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Do Shared Values Underpin National Identity? Examining the Role of Values in National Identity in Canada and the United Kingdom

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This article examines whether shared national values form a vital component in the construction and development of national identity. In so doing, it challenges Kymlicka and Norman in their assumption that shared values have little relevance for national identity. Drawing upon competing nationalist discourses in Canada, Quebec, Scotland and the United Kingdom, we argue that the idea of shared values serves as a useful tool in shaping and reinforcing national identities within multinational states. Such values contribute to defining the collective conception of national identity, describing who we are as a people, and what it is that binds us together while distinguishing us from others.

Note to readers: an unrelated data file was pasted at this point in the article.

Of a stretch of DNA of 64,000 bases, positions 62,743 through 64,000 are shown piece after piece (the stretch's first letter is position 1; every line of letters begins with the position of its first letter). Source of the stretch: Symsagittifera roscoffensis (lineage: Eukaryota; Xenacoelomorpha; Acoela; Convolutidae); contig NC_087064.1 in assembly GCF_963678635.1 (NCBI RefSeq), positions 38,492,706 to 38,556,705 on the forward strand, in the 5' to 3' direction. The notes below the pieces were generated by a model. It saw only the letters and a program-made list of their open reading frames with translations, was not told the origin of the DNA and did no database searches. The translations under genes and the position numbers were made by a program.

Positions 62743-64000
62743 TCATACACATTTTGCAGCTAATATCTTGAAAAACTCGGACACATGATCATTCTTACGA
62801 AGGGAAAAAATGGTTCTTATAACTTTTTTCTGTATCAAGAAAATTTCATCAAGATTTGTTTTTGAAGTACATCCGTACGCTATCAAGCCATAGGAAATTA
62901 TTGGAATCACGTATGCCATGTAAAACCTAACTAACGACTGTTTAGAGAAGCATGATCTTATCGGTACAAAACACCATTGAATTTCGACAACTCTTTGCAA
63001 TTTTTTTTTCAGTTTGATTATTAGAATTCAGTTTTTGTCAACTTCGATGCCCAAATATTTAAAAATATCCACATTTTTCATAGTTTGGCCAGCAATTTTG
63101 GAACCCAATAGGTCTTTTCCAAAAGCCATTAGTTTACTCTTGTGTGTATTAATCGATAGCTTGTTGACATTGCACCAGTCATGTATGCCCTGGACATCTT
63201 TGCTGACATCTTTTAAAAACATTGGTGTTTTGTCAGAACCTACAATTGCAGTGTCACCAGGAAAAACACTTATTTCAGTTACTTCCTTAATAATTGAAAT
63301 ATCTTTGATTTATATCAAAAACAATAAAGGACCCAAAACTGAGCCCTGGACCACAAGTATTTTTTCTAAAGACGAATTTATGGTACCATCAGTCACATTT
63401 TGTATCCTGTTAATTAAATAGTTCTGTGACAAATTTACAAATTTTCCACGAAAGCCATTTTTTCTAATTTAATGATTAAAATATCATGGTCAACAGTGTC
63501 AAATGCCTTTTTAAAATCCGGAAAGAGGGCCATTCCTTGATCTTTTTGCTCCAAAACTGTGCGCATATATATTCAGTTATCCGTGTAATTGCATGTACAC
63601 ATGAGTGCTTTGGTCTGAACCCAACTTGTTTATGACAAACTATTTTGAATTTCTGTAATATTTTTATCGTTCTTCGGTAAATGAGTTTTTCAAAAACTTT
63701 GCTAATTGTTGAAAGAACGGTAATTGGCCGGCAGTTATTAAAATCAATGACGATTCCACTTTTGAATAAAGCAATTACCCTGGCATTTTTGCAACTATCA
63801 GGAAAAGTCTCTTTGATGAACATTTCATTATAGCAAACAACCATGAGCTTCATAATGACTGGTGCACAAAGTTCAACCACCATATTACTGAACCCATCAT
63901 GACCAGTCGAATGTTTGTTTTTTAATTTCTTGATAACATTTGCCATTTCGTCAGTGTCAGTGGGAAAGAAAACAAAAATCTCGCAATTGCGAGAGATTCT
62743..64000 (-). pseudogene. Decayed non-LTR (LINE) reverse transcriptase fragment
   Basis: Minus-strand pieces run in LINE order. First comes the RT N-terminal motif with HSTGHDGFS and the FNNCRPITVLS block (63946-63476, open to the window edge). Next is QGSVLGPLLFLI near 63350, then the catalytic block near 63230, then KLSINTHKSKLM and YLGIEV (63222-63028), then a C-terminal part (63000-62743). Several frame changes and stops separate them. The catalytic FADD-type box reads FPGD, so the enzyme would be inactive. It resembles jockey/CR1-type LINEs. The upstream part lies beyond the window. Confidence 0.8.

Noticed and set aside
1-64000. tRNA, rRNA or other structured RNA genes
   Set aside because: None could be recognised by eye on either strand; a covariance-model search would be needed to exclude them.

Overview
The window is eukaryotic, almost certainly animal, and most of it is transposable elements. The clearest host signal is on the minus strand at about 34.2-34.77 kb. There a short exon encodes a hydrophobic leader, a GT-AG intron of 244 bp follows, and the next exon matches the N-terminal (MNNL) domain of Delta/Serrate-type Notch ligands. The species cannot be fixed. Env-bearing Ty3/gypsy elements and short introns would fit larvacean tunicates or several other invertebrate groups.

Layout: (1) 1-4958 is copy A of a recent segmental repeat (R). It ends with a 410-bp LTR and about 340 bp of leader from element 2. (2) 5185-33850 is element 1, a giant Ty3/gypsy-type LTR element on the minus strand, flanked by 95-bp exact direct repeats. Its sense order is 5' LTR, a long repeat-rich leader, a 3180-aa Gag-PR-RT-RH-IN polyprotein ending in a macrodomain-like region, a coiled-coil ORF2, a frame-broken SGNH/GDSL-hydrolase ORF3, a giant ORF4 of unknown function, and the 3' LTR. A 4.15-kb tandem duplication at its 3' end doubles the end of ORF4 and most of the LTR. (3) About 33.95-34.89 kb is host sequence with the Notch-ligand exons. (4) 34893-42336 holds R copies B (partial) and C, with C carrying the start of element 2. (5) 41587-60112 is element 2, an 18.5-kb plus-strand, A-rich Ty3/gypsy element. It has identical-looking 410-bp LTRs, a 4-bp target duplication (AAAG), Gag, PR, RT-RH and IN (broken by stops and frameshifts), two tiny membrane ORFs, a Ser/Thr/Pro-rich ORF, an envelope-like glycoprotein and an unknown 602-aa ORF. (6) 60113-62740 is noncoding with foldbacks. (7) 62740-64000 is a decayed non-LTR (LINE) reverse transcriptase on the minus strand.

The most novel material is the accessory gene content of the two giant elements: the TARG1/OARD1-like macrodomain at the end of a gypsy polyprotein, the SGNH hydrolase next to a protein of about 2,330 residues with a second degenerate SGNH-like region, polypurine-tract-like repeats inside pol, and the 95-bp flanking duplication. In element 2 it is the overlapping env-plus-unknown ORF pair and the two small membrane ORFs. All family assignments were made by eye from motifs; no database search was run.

Keywords: Canada; Discourse; Identity; Nationalism; United Kingdom; Values

Document Type: Research Article


Publication date: June 1, 2005

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